A two-stage sampling process was used to select teachers for the FRSS Methodology Kindergarten Teacher Survey on Student Readiness. At the first stage, a stratified sample of 860 schools was drawn from the 1990-91 list of And Data public schools compiled by the National Center for Education Statistics Reliability (NCES). This complete file contains about 85,000 school listings, including over 47,000 schools with kindergartens, and is part of the NCES Common Core of Data (CCD) School Universe. Regular schools with kindergartens in the 50 states and the District of Columbia were included in the sampling frame. Special education and alternative schools, schools in ,the outlying territories, and those without kindergartens were excluded from the frame prior to sampling. With these exclusions, the final sampling frame consisted of approximately 47,000 eligible schools.
The sample was stratified by size of school, region (Northeast, Central, Southeast, and West) and metropolitan status (city, urban fringe, town, rural). Within each of the major strata, schools were sorted by enrollment size, percentage of students eligible for free or reduced-price lunch, and percentage of minority students. The allocation of the sample to the major strata was made in a manner that was expected to be reasonably efficient for national estimates, as well as for estimates for major subclasses. Schools within a stratum were sampled with probabilities proportionate to the estimated number of kindergarten teachers in the school.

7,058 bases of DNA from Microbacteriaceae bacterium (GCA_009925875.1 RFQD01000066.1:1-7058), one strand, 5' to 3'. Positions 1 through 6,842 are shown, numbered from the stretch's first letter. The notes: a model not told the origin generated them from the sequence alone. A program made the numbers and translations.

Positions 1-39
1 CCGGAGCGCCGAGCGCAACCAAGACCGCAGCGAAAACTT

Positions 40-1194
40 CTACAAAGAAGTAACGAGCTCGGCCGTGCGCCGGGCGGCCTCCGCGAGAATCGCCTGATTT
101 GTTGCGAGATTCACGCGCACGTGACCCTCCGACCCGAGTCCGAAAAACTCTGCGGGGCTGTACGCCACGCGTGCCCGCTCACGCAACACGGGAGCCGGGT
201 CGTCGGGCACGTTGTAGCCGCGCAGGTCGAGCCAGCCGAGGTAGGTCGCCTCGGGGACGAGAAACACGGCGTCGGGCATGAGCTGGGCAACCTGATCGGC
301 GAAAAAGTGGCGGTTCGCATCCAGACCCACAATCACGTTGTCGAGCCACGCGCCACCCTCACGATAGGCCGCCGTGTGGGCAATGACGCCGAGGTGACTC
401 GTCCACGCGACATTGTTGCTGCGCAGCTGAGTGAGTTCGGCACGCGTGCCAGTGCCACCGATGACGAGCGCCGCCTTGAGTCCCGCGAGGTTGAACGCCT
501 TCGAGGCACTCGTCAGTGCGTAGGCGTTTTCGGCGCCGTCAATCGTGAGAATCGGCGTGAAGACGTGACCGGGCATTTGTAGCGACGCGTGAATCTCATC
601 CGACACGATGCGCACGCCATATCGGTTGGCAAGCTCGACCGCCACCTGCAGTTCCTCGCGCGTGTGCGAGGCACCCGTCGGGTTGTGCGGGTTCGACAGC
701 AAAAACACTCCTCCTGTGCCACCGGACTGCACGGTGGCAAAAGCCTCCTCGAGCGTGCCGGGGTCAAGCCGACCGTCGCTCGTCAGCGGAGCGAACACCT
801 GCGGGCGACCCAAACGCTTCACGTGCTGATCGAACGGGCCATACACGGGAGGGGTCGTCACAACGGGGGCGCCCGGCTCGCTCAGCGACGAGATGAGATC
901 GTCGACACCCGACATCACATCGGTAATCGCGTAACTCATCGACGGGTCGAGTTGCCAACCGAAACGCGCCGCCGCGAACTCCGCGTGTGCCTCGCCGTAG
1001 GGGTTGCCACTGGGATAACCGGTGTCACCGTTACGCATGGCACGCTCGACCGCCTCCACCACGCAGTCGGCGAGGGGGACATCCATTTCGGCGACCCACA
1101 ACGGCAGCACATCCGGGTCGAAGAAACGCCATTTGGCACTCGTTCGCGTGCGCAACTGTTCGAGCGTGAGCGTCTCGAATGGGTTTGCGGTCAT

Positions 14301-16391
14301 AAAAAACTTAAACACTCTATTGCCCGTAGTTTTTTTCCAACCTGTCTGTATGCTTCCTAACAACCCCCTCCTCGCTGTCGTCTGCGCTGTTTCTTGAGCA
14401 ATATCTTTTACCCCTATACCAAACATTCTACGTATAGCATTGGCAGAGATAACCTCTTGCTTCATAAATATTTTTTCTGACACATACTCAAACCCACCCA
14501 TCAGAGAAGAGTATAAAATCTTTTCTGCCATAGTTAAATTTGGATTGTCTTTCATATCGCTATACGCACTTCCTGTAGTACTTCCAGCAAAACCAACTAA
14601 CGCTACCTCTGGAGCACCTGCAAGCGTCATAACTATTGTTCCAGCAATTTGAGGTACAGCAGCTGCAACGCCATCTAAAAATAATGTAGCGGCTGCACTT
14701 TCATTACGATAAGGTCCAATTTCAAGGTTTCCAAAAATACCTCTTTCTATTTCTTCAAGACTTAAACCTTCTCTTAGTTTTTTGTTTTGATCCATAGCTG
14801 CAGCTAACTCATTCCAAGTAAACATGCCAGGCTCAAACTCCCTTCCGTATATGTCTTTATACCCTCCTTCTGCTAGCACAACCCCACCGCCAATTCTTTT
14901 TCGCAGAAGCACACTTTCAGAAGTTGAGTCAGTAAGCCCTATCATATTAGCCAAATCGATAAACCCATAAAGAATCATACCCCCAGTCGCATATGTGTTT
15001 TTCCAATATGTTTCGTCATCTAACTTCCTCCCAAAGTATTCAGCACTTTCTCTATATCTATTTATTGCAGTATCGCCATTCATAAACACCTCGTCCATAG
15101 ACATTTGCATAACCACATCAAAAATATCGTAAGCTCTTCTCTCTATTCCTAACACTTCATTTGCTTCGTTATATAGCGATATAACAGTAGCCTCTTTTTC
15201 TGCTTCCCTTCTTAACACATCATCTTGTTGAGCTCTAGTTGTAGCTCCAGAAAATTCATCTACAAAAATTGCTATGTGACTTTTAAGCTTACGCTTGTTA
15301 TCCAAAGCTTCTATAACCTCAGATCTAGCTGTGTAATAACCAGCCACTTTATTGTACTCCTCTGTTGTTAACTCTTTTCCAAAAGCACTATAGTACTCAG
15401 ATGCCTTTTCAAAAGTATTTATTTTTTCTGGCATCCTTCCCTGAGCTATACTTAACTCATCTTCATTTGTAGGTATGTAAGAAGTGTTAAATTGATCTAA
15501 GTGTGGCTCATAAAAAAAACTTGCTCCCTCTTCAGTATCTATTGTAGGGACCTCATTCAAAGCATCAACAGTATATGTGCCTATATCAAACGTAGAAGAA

It should be noted that the number of kindergarten teachers is not available in the CCD school file; for sampling, the estimates for this figure were derived by applying an overall student-to-teacher ratio to the school-level kindergarten enrollment counts to derive a rough measure of size for each school in the frame.